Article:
(4)  The Chair must call a meeting if requested to do so in writing by at least 3 other Board members.

             (5)  For the purpose of subsection (4), Board member includes the Director.

65  Presiding at meetings

             (1)  The Chair presides at all meetings at which he or she is present.

             (2)  If the Chair is not present at a meeting, the Deputy Chair presides.

             (3)  If neither the Chair nor the Deputy Chair is present at a meeting, the members present must appoint one of themselves to preside.

66  Quorum

             (1)  At a meeting of the Board, a quorum is constituted by 4 Board members.

             (2)  However, if:

                     (a)  a Board member is required by rules made for the purposes of section 29 of the Public Governance, Performance and Accountability Act 2013 not to be present during the deliberations, or to take part in any decision, of the Board with respect to a particular matter; and

                     (b)  when the Board member leaves the meeting concerned there is no longer a quorum present;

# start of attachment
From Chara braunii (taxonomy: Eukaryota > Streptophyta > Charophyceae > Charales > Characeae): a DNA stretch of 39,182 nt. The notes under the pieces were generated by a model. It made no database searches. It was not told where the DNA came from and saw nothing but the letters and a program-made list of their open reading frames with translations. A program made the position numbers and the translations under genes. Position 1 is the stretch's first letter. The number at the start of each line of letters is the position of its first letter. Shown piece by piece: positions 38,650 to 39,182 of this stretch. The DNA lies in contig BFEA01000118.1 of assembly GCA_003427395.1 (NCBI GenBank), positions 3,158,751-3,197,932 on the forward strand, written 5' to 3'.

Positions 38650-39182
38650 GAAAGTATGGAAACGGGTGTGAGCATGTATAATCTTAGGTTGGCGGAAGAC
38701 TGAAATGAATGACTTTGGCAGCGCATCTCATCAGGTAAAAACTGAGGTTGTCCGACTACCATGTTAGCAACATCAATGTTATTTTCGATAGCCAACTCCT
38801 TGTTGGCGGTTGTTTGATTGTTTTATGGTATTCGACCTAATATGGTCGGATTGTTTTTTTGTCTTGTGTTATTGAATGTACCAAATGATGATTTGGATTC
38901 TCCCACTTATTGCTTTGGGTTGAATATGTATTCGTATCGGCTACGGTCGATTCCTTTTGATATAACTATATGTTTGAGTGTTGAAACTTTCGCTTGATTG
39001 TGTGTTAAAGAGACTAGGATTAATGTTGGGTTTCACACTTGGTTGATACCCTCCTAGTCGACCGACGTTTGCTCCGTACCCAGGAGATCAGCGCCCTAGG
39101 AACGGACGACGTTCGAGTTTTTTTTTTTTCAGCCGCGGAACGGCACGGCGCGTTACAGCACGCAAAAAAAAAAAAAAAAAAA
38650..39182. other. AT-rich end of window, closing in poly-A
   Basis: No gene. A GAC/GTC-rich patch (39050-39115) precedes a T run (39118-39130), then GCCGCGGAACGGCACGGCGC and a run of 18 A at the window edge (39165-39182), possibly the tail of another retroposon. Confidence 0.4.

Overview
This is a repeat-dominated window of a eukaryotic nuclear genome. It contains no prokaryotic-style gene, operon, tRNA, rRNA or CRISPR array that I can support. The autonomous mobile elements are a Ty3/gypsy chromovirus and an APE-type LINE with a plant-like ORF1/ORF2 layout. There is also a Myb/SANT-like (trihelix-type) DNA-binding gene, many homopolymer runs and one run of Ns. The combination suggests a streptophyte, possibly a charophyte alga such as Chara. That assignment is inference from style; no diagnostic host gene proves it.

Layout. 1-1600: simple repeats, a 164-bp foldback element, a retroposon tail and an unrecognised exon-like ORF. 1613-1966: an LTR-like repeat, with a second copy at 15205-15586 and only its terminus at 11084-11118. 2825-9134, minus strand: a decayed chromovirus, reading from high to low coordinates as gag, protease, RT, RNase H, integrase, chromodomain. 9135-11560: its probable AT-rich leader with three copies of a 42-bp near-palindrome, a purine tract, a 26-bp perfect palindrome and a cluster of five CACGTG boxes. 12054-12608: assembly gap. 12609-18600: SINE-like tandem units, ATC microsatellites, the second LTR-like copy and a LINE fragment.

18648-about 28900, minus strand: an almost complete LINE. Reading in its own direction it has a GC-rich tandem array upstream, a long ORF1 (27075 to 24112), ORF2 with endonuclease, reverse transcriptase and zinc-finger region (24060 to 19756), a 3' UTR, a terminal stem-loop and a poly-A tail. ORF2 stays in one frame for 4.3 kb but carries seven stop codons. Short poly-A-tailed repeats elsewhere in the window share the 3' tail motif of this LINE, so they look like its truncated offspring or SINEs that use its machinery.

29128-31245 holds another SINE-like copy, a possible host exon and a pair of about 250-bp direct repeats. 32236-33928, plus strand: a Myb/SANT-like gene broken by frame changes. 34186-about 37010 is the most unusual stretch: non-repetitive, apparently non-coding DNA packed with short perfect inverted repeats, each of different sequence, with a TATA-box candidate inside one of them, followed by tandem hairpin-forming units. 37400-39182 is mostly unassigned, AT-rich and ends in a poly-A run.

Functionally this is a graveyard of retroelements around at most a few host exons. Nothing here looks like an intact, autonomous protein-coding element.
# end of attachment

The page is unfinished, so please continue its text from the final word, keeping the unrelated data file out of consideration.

the remaining Board members at the meeting constitute a quorum for the purpose of any deliberation or decision at that meeting with respect to that matter.

             (3)  For the purpose of this section, Board member includes the Director.

67  Voting at meetings etc.

             (1)  At a meeting of the Board, a question is decided by a majority of the votes of the Board members present and voting.

             (2)  The person presiding at a meeting has a deliberative vote and, if necessary, also a casting vote.

             (3)  For the purpose of subsection (1), Board member includes the Director.

68  Conduct of meetings